Letter To The Editor: Do You Eat Dates?Aug 15th, 2013 | By Jacob | Category: Editorials, Letters To The Editor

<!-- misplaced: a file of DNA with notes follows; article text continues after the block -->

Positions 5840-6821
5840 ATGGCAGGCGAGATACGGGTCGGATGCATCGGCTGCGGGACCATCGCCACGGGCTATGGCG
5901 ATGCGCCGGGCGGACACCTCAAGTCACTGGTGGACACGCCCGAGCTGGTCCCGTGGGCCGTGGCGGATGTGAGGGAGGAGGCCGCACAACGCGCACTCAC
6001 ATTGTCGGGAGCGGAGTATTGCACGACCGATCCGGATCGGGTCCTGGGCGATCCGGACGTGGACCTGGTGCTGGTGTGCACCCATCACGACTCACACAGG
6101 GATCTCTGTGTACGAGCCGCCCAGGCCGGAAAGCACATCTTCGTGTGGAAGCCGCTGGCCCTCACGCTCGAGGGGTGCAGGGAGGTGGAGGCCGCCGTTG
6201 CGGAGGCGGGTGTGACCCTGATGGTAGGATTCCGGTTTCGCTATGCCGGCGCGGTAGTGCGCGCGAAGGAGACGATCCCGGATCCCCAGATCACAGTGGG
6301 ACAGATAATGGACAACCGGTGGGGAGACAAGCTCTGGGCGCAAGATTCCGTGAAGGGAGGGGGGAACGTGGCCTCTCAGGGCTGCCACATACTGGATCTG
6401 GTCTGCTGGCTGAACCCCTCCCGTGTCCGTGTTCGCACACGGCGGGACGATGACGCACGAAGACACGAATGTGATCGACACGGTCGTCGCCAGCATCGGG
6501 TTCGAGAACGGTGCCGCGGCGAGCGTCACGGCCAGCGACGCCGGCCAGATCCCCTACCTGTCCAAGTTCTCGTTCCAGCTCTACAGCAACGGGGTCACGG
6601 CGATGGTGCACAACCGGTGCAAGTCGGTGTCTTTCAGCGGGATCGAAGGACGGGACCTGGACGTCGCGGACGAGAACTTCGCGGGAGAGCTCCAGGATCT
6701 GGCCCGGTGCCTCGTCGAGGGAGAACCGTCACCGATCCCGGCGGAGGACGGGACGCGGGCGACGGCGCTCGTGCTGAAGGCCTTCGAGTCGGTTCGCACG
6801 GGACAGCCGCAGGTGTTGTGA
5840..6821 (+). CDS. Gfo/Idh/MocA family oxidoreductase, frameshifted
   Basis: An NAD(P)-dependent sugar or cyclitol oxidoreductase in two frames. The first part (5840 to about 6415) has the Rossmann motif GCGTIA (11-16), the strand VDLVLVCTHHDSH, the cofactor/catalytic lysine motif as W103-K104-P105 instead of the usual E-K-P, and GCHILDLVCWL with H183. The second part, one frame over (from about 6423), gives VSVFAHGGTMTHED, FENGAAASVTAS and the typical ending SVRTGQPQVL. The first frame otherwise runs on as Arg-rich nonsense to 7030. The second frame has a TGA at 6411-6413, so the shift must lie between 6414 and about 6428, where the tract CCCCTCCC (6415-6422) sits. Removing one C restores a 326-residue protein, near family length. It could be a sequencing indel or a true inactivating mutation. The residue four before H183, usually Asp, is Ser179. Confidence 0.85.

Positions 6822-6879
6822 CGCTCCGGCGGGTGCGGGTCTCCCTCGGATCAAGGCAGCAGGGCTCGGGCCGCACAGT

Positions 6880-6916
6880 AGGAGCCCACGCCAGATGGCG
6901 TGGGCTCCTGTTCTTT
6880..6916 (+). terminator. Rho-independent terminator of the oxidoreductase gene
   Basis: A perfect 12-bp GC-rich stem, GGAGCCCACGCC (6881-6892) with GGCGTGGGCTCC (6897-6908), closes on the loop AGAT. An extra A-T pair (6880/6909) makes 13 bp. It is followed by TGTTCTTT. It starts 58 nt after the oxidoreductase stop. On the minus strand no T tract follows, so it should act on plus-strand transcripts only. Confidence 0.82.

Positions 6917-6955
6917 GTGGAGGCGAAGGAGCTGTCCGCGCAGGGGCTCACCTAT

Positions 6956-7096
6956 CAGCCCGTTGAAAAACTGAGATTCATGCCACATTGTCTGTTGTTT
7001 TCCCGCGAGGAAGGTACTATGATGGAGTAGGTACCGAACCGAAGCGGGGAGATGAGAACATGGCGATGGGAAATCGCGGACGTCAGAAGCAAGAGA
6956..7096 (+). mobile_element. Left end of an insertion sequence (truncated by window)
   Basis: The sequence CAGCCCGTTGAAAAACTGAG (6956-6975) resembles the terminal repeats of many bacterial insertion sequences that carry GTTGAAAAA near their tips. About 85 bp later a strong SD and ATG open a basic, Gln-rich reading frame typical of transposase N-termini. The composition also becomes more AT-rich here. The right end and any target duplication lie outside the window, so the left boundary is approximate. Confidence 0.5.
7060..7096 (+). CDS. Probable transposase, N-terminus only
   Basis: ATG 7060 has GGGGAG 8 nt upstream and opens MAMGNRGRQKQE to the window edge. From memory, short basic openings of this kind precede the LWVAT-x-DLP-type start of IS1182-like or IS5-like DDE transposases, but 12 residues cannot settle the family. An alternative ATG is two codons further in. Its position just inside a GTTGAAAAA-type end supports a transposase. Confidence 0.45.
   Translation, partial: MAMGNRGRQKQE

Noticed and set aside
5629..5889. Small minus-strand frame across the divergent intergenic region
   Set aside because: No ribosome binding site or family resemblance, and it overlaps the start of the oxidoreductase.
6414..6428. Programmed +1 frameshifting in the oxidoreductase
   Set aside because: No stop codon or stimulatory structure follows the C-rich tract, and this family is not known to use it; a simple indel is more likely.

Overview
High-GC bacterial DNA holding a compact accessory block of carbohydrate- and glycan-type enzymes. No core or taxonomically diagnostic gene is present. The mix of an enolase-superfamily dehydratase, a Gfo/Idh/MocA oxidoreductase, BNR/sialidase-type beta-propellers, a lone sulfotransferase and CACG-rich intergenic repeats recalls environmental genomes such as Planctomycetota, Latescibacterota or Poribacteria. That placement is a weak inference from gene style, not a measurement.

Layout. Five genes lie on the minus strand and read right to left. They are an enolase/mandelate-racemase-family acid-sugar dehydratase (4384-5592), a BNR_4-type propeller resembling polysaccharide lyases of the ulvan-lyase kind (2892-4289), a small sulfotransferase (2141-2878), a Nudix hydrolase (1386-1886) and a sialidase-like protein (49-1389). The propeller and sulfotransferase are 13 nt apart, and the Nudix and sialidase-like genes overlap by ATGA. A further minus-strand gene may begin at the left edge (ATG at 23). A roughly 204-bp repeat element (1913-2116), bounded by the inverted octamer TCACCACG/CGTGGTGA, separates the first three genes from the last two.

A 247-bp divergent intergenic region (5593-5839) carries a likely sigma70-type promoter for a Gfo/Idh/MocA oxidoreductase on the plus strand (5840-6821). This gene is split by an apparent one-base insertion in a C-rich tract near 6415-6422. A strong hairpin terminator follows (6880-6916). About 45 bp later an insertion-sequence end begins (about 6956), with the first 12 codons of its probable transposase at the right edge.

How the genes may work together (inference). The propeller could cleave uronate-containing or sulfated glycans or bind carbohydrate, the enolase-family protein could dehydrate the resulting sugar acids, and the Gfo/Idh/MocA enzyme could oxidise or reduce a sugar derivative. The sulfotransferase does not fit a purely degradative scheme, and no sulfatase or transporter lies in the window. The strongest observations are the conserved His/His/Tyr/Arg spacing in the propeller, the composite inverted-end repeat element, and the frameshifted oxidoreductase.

Do you eat Dates? Dates?, What’s that? You know, the red orange fruit that grows on the Palm trees. No, I never had one, and I didn’t know that you could eat them. This is the typical response from anyone under the age of 30. But ask the same of most anyone who grew up in the 1960′s or 70′s in a small southern town, and the response is usually one of smiles and the look of delight as the memory of the sweet tart like taste, brings back thoughts of yesteryear, days gone by. A time when things were simple and uncluttered. Kids played outside, and rode bikes, and if you didn’t have your own, you’d sit on the handle bars or hop on back to hitch a ride. We played dodge ball, or kick ball, neighborhood basketball, or football games. We played ping pong, shot marbles, played hide and seek. Summers were great, filled with activity and adventures to discover outside, it was never too hot, and we used our imagination and our ingenuity. We had horsey on a stick, the invisible dog. We used to tie balloons onto the bike forks and let them rub against the spokes on the wheel to sound like a motorcycle. The fair would come to town. We had dirt streets and the Dates grew on Palm trees in the cemetery. Every summer, we’d take bike rides to Sunset Cemetery to see if the Dates were ready. We didn’t want to miss them as other people were waiting and watching for them too. I wondered why I never saw them for sale in the grocery store, but anywhere we went and we saw them, we wanted them. Most of the time, we’d rinse them off , and eat them right then, chewing the juicy fibrous pulp until all the flavor was gone, then spit them out and bite into another. Sometimes we put salt on them and enjoyed a sweet, tangy, salty flavor. We didn’t know about Date jelly, wine, or preserves.We ate them fresh off of the ground after they’d fallen or actually pulled the cluster from the tree and ate them one by one. We never had the dried ones, only the fresh ones. I wondered where they’d come from. Turns out, there are many varieties of Dates and Palm trees. For our purposes, we’ll keep it simple and just focus on the particular variety that I grew up on and continue to enjoy today, except that now I don’t have to go to the cemetery to get them. I have a Date tree at my house. Its been here for all of the 23 years that I’ve lived here. I don’t do anything special to it, but each year, around July and August, it produces Dates abundantly. I hate to see them go to waste, so I pick them, wash them off, bag and refrigerate them, and give them to anyone who savor the flavor of this wonderful fruit, and there are many that do. I love to see their faces light up when I hand them a bag filled with plump, juicy, ripe Dates. “How much are they” They’re free. no charge! “Really, Thanks, I really appreciate this”, and sometimes I get a story of how they used to eat them when they were kids. Such a simple gesture, the gift of a bag of Dates, can bring a warm feeling of joy, a simple kindness, that’s absolutely priceless. I recommend that you try it, especially if you have a Date tree, or fruit tree of any sort. Don’t let them go to waste. Pick them up, rinse them off, bag and refrigerate them and give them away to any who will appreciate them. The feeling of joy that comes from giving, instead of receiving will be priceless. I searched the internet for a picture of the type of Dates that we have here in South Georgia, but I didn’t see the particular variety, so I called Dasher’s Nursery and the gentleman told me that we have the Pindo Date Palm. So I googled Pindo Date Palm and I saw a picture that looks like our Dates. They are either Pindo or Queen Palm Dates.They are very similar to each other, except the Queen Palms fruit, when ripe is always orange to red in color, like the ones I have, and the Pindo Palm fruit , however is always yellow and when ripe, is very yellow, but not orange. Yep, mine are more orange and red orange, so they are Queen Palm Dates.( the internet was not invented when I was a child, we used encyclopedias! Remember them?) These palms are a common landscape plant in Florida and Georgia cemeteries and in the south in general and most owners will gladly give you the fruit since it does create quite a mess on lawns and in yards. Eating the Date is similar to eating Sugar Cane, in that it is tasty, but very fibrous. Some people can swallow the fiber, but most just chew it to get the juice and flavor out of it, then spit the pulp out.It reminds me of a peach and a nectarine put together, kind of sweet and tangy tart. But most of all eating Dates remind me of days gone, but certainly not forgotten. We’re blessed to still be here, many others are not, and the Dates?, well they’re still here too. So when you see a Date tree, try one, and discover what you’ve been missing.